Angela: That’s probably more my crew, soccer moms of the neighborhood. It’s really, really funny. I’ll tell you a story. When I sat down to write the book, I knew what I wanted to happen with Olivia. I knew what I wanted to happen with the test. I had this shadow of an idea of a friend, but I wasn’t, when I sat down, entirely sure how she was going to play in just yet. I remember when I wrote the early pages — the first fifty to one hundred pages of the book is pretty pure from how I wrote it originally, first draft. The first descriptive scene I wrote with Marian, it tells a little bit about how they first met and this night. I visualized her. All of a sudden, she just came so alive to me. I was like, I have to play around with this character. I love this character, and I’m just a few pages in. No, she’s not modeled after anyone. I do think I wanted to show, not just through her, through the women in the neighborhood too, just what female friendship looks like at a certain age because it changes. It changes with careers. It changes when you have children, when you choose not to have children, all of the different things. What does that friendship still look like? Between Olivia and Marian, there’s a lot of them that hopefully came across on the page. They’re still old college buddies. You can see parts of their girlhood in their friendship. Then they’ve made really different choices in life. They have incredibly different lives. What does that do when one woman is this super cool, eccentric city dweller and the other is just the soccer mom, so to speak? I just wanted to play around with that notion a bit.

Zibby: I feel like it’s the grass is always greener. It’s like sliding doors. What if my life had gone that way? What if I hadn’t done this? What if I hadn’t done that? These two very different lives. You also wrote in such a realistic and endearing way about marriage and what it’s like being married with small children. It was like, good. Thank you. Here you go. Some more literary depictions are not in it. You were in it in this book. That was refreshing just to read.

Angela: Thank you very, very much. I should say the good parts of Andy are my husband. My husband’s a wonderful spouse and father and friend and all of the things, but he’s not a literary guy. They’re nothing alike. I wanted so much to create a marriage that did kind of feel real, or at least what to me feels real. We had this running joke in our house for years where my husband will often ask me — he’ll pop into our room. I’ll be sitting there reading a book at night. “Oh, what are you reading about?” Then he’ll say, “Let me guess. It’s about a woman who realizes she’s totally unsatisfied with her life, so she gets up and leaves and runs off somewhere or something.” Often, my answer will be like, “Well, it’s a little bit about that.” I’m generalizing, obviously, for humor. A lot of times when we read stories about women sort of on the cusp of something, there’s that desire to flee. That’s great. I love these books so much. I have all of them. I really wanted to create a story that felt more authentic to my own life. I’ve never had that desire to flee. I love my marriage. It’s the best. I love my home. I love being a mother. My kids are the center of everything to me in a very positive way. They inspire me. Anyway, I’m getting off a bit. I wanted to write about, what does that look like for that woman, the one who does have a good life and doesn’t want to leave it, but where is the room for her to still change and evolve while maintaining that life? The marriage part was important to me, to capture it real and not too perfect but not too flawed. We’re eating spaghetti on the couch tonight. That’s just what we’re doing. That kind of stuff.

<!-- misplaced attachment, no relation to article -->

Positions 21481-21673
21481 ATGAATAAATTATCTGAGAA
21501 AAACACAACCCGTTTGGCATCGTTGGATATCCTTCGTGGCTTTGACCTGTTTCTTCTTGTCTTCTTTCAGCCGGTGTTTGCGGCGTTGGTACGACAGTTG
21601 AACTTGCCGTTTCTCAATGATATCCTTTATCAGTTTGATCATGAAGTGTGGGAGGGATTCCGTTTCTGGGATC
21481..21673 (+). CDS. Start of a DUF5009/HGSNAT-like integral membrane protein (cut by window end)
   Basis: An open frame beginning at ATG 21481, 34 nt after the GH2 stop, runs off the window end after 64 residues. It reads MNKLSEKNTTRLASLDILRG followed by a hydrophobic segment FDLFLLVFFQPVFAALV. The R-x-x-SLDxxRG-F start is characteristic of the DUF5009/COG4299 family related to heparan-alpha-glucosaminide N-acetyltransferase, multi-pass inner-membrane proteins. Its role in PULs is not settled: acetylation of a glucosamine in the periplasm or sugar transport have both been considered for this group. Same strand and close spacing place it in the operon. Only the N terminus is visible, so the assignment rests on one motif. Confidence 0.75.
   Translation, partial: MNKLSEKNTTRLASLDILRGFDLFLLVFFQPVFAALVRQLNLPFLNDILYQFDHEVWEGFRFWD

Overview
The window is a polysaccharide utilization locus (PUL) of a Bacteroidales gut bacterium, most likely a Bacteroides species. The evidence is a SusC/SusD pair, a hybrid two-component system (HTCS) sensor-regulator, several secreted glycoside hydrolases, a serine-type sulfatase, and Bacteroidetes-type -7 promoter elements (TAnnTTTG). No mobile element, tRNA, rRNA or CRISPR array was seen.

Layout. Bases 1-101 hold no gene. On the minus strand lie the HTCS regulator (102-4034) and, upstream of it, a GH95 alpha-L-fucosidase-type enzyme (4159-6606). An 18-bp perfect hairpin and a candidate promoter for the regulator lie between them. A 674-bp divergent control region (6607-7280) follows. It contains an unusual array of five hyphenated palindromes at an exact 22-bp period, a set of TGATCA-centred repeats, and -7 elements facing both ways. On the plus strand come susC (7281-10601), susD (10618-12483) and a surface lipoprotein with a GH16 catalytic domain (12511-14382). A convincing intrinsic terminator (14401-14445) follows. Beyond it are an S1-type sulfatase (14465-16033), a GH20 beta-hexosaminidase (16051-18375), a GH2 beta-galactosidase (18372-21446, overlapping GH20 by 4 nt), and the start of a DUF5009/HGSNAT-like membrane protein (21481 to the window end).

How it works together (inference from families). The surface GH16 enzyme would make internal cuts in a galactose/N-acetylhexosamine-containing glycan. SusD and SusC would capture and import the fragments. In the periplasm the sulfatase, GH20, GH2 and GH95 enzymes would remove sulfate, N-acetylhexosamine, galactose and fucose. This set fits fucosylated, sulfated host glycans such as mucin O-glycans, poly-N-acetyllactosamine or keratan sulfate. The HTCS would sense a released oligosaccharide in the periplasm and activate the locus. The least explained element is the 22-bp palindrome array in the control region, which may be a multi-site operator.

Zibby: How did you meet your husband?

Angela: This is a very funny story. My husband and I are childhood friends. We met on our very, very first day, very first period of high school in the back of our English class, believe it or not. It was very funny. We were just friendly in that way that most people who are in the same grade in high school are friends. Then later in our mid-twenties, we randomly ran into each other, and that was kind of it, as they say.

Zibby: That’s so nice. The books about women fleeing — by the way, my husband always makes fun of me because I always read books about people who have just lost their husbands, about widowhood or whatever. Then finally, I was reading a book literally called Future Widow. He’s like, “Okay, is there anything I should know here?”

Angela: What are you hinting?

Zibby: What are some of the ones, women on the brink? Are there a couple that you’re like, this is the epitome of the genre that I like, or whatever?

Angela: Gosh, so many. I’m going to blank out on all of them. He definitely always jokes with me about — he calls every book I’m reading Eat Pray Love. That’s always the go-to. I don’t know. I was talking with somebody about this the other day. They were like, “This must be a really exciting time to be publishing a book because there are just so many amazing new works of women’s literature that are out there.” Geez, I don’t know if I have a perfect answer. I’m reading Amazing Grace Adams right now, which I feel like will probably fall into that category. I love, love, love her voice. That would probably be my go-to right now, I would say.